Extending the frequency bandwidth of transient stability simulation using dynamic phasors

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Kulasza, Matthew
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Transient stability is an important measure in assessing a system's overall stability. It characterizes the ability of a power system to maintain stability following major disturbances. Modern power systems whose dynamics are increasingly complex and shaped by fast power electronic devices are testing the assumptions and limitations of existing transient stability simulation methods. This work presents a new method developed to improve transient stability simulation by extending its frequency bandwidth through dynamic phasors. This method constructs a continuous set of differential algebraic equations modeling a power system's dynamics using modified nodal analysis. These equations are numerically solved using a general purpose differential algebraic equations solver based on a variable step and variable order algorithm. This selection allows the method developed in this work to conduct accurate simulations while maintaining the advantages of demodulation in phasor-based analysis. Models are included for linear ac networks as well as two important components for power system simulation. The first is a new synchronous machine model, which uses a direct reference frame transformation to represent a synchronous machine as an inductance with nonlinear coupling to its rotor. The second is an HVdc transmission system model, which includes a converter component that is capable of accurately simulating low impedance faults near converter terminals. This accuracy is achieved through an ac current that is directly coupled to ac voltage transients and event monitoring to apply state changes when adverse operating conditions are detected. Simulation results are presented from a five hundred bus test system, which includes two HVdc transmission line models. The results show that the method is accurate for severe disturbances and is three hundred times faster than a detailed EMT simulation. This system was modified to also include a multimass turbine model and tuned to produce unstable subsynchronous oscillations. The results show that this method accurately simulates negatively damped modes and is still over thirty times faster than EMT simulations. Finally, results of a two thousand bus system are also presented, which are in good agreement with results from a conventional transient stability simulation program.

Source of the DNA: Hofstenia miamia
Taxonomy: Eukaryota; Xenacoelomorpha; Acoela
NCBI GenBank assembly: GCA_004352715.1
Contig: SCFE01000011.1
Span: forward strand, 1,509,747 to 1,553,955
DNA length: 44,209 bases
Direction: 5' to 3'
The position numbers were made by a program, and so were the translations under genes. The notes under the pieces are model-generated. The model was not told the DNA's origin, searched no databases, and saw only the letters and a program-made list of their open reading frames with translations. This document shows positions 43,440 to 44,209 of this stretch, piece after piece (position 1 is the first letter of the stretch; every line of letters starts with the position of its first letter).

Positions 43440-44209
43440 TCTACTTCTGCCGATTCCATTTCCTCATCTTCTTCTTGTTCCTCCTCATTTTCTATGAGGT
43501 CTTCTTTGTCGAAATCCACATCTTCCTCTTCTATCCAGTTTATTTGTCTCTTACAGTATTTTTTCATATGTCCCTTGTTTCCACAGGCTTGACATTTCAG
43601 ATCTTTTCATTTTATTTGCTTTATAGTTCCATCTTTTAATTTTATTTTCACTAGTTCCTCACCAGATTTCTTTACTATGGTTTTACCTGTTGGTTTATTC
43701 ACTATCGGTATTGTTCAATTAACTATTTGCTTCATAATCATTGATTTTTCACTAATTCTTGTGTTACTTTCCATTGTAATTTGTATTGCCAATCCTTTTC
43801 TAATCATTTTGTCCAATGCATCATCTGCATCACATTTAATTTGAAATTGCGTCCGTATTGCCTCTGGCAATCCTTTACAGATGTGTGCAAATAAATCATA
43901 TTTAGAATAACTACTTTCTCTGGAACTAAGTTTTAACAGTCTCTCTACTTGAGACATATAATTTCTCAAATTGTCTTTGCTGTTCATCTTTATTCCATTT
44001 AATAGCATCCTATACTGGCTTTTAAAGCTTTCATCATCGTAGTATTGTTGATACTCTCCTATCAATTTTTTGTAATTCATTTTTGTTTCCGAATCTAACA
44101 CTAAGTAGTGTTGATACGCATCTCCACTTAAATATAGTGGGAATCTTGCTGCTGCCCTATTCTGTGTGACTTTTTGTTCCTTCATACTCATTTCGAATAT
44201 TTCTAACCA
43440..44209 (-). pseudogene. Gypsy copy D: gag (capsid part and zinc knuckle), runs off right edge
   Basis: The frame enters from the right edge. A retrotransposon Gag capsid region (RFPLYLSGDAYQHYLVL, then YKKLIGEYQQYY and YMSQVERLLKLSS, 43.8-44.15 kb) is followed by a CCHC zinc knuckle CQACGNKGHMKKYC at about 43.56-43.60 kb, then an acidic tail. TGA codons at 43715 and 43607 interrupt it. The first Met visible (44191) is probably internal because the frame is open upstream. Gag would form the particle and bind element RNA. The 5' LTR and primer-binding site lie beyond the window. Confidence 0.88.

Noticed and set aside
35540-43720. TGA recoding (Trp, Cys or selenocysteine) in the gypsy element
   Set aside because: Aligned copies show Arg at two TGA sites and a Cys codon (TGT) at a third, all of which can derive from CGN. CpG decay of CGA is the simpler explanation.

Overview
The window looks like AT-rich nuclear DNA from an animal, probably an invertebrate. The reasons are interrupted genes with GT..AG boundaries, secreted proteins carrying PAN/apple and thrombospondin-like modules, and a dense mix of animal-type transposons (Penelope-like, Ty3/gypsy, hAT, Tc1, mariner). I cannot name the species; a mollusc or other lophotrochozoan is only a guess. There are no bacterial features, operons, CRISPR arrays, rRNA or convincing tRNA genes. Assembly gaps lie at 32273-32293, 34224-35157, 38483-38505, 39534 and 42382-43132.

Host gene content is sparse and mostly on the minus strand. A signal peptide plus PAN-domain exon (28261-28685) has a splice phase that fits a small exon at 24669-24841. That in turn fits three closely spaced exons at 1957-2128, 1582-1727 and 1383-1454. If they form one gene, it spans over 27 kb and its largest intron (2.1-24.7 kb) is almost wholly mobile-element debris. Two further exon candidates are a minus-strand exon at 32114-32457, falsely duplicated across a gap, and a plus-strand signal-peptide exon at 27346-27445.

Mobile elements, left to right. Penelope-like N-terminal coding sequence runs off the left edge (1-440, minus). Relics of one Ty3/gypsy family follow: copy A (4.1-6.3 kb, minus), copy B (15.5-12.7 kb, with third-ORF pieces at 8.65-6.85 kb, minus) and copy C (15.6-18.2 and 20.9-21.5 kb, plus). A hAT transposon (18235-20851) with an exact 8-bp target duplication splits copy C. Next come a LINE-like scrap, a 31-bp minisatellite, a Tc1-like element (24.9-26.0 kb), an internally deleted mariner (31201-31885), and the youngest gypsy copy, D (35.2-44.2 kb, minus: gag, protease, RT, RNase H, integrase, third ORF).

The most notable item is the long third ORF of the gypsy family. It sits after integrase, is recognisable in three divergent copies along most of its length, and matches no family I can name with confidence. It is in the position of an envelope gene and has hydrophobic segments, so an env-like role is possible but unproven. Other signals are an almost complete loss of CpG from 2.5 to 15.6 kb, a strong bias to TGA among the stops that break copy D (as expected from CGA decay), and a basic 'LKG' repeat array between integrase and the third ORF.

Transient stability simulation, Dynamic phasors, Power system dynamics, Power system simulation